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What Went Right: Defending Amway Center

Now that the season is over, it is time to review the last five months. This is our yearly look back at what went right and what went wrong during the 2013-14 season.

In 2013, the Magic went 12-29 at Amway Center. Yes, Orlando finished with the worst record in the league so a bad home record was not to be unexpected. Someone has to have the worst home record in the league. That team in 2013 was the Magic.

Jacque Vaughn made it a clear goal for the team entering this season that they would do a better job defending their home floor. This was going to be the base for them to make improvements. The road might be difficult for a young team, as it usually is, but the Amway Center would not be an easy place to play.

Back-to-back wins over the Thunder and Pacers in the course of three days and wins over Brooklyn (twice), the Clippers (and the Lakers for that matter, although not nearly as impressive) and the Trail Blazers. These were impressive wins for a young team that had just 23 wins on the season.

The Magic, in fact, finished nearly .500 at Amway Center. They had a 19-22 record at Amway Center, tied for ninth in the Eastern Conference. Orlando almost had the home record of a Playoff team!

As noted, the wins were memorable. Fans who showed up at Amway Center — and the team finished 23rd in attendance according to Basketball-Reference — were treated to an exciting team playing hard and getting up and down the floor. At the Magic’s zenith at home — likely those two wins over the top teams in the East and West and then the overtime win over the Knicks — Amway Center was as loud as it has ever been.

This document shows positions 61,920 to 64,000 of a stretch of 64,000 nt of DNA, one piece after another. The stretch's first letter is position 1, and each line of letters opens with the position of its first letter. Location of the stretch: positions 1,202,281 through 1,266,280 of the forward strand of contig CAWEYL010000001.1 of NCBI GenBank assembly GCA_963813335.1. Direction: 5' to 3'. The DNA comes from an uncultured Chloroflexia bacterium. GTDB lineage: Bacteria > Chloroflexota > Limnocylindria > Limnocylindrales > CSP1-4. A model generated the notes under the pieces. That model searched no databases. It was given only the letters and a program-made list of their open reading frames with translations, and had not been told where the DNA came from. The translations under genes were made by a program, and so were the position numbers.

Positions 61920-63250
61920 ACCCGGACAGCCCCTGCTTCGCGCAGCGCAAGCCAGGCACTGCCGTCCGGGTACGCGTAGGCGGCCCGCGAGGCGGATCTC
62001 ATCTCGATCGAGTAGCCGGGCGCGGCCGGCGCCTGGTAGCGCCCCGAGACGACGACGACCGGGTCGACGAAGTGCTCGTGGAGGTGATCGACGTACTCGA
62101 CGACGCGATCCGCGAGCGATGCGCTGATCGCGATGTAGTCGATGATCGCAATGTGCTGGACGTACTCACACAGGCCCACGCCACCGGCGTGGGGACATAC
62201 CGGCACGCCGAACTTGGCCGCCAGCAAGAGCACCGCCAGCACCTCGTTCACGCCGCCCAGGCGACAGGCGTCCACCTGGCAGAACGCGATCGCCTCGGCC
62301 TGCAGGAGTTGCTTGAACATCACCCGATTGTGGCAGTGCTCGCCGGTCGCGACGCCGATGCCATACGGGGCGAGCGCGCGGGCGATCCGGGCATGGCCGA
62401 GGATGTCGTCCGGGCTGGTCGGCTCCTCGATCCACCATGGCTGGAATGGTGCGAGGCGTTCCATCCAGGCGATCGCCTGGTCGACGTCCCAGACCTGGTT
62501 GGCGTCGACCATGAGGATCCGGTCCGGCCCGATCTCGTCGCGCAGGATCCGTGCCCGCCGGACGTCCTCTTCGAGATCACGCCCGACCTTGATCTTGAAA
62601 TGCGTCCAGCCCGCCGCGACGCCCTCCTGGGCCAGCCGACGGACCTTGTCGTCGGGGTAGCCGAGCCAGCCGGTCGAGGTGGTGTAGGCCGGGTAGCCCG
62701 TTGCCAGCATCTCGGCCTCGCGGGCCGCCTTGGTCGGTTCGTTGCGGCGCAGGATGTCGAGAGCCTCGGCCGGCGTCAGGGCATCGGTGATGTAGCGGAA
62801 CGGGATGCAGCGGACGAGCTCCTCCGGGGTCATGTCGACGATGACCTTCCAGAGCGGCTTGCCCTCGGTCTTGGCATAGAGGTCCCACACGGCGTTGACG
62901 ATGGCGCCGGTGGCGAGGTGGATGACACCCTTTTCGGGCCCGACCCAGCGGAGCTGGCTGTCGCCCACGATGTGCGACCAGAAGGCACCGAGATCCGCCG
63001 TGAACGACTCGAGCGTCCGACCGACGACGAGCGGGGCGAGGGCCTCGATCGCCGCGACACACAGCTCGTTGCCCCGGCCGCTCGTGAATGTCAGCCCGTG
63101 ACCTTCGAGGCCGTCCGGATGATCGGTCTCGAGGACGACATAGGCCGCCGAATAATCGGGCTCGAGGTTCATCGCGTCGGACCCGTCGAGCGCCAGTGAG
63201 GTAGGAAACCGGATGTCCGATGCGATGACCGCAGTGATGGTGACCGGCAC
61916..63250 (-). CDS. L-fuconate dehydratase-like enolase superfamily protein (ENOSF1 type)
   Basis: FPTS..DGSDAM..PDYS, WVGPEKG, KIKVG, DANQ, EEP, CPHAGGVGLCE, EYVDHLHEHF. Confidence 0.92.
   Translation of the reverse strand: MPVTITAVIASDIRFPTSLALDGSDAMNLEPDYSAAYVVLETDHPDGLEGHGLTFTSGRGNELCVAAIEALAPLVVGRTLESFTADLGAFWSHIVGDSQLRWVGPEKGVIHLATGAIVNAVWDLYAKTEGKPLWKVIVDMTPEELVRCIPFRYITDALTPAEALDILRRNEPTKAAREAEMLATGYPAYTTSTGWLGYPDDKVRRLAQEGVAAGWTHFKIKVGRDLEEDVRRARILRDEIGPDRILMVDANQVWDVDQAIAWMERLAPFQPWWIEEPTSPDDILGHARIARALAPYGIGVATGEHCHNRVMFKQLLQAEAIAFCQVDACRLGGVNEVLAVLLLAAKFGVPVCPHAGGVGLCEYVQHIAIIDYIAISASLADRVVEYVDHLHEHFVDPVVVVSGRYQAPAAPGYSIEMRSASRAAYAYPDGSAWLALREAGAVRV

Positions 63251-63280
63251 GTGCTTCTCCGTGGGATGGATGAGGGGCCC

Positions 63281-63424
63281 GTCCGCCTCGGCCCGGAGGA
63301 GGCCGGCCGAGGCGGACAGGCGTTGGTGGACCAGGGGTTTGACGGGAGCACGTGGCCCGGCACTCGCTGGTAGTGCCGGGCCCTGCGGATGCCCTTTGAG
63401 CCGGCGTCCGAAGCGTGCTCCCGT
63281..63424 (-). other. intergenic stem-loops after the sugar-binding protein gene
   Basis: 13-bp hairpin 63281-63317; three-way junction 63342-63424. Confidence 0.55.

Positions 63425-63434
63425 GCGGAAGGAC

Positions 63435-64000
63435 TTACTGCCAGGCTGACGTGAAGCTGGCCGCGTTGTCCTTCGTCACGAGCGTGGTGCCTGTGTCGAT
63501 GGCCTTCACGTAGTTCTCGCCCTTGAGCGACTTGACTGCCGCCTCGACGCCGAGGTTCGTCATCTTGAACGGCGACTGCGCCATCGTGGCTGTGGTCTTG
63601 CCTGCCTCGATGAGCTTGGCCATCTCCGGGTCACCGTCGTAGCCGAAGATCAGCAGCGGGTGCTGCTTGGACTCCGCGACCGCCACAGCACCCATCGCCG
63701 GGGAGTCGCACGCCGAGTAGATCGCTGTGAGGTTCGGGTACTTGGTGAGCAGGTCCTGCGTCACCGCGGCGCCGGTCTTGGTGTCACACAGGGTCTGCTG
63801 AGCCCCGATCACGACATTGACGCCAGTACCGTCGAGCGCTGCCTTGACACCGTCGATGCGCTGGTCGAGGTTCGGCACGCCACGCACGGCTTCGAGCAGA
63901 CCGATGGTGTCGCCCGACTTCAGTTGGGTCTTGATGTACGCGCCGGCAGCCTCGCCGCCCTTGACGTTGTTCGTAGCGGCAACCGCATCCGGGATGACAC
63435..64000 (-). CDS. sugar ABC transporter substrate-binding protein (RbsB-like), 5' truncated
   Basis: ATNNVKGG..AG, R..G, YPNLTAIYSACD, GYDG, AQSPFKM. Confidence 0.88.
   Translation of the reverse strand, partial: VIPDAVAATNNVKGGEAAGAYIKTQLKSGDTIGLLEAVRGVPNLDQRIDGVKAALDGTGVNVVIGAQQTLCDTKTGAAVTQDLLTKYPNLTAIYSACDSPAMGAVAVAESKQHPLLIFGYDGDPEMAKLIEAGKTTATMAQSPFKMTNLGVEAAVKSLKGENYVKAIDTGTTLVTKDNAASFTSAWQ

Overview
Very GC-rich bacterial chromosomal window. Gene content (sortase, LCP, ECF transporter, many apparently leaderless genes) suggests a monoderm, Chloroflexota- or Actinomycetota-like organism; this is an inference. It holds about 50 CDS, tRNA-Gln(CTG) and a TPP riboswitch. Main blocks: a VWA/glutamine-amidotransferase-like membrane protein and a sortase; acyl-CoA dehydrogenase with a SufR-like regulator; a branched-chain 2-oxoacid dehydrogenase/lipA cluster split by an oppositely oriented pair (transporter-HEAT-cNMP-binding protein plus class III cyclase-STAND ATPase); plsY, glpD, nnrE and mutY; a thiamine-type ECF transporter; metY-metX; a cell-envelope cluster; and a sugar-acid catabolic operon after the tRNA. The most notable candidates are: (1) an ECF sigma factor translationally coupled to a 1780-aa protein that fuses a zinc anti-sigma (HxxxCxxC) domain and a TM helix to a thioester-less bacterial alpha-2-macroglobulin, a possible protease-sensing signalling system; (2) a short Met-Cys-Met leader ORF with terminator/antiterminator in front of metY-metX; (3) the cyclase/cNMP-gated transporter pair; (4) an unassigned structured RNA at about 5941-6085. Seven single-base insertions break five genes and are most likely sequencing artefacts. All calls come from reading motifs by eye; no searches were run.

VictorOladipoHeat010414Statistically, the Magic were significantly better at home than on the road (a comparison we will dive more into in the next part of this series).

The Magic averaged seven more points per game at home than on the road and posted an offensive efficiency rating of 102.4 points per 100 possessions, more than six points per 100 possessions better than they were on the road. Their defensive rating was not impressive, but the Magic’s offense just felt more comfortable at home in the Amway Center than anywhere else. There was a feeling the Magic could beat anyone so long as they had the comforts of home.

It was a question that sort of dogged the team the whole year (as I will get into in the next part of this series . . . you can see where things went wrong, I hope). What made this team so successful at home? So drastically more successful at home?

Hardly a great shooting team anyway, the Magic had a 50.0 percent effective field goal percentage at home. Things were just better. More so than they usually are for a young team playing at home.

Again, some of this was expected. But not to this level. Not to this encouraging level.

When Magic fans sought to look for hope toward the future, they only had to find the next homestand. They were sure to see in those stretches some reason to grasp onto the future. Whether that was Victor Oladipo flying to the rim or Nikola Vucevic attacking the glass.

More than the statistics and the bare fact the Magic were better at home, the hope it gave fans who could watch them in person is big for sales and for building the fan base back up.

During the 2013 season all the big wins for the team happened away from Amway Center. There were not a ton of reasons to get excited about attending Magic games.

This year that changed. That is an important point of progress for the team as it tries to get back to the top. The Magic gave their fans a reason to show up most nights. It was not just the Legends Nights and revisiting history. It was the team’s play that earned that respect and gave Magic fans a reason to believe again.

What Went Right: The Bigger PictureKyle O’Quinn
What Went Wrong: Still Losing, Andrew Nicholson

Philip Rossman-Reich

About Philip Rossman-Reich

Philip Rossman-Reich is the managing editor for Crossover Chronicles and Orlando Magic Daily. You can follow him on twitter @OMagicDaily

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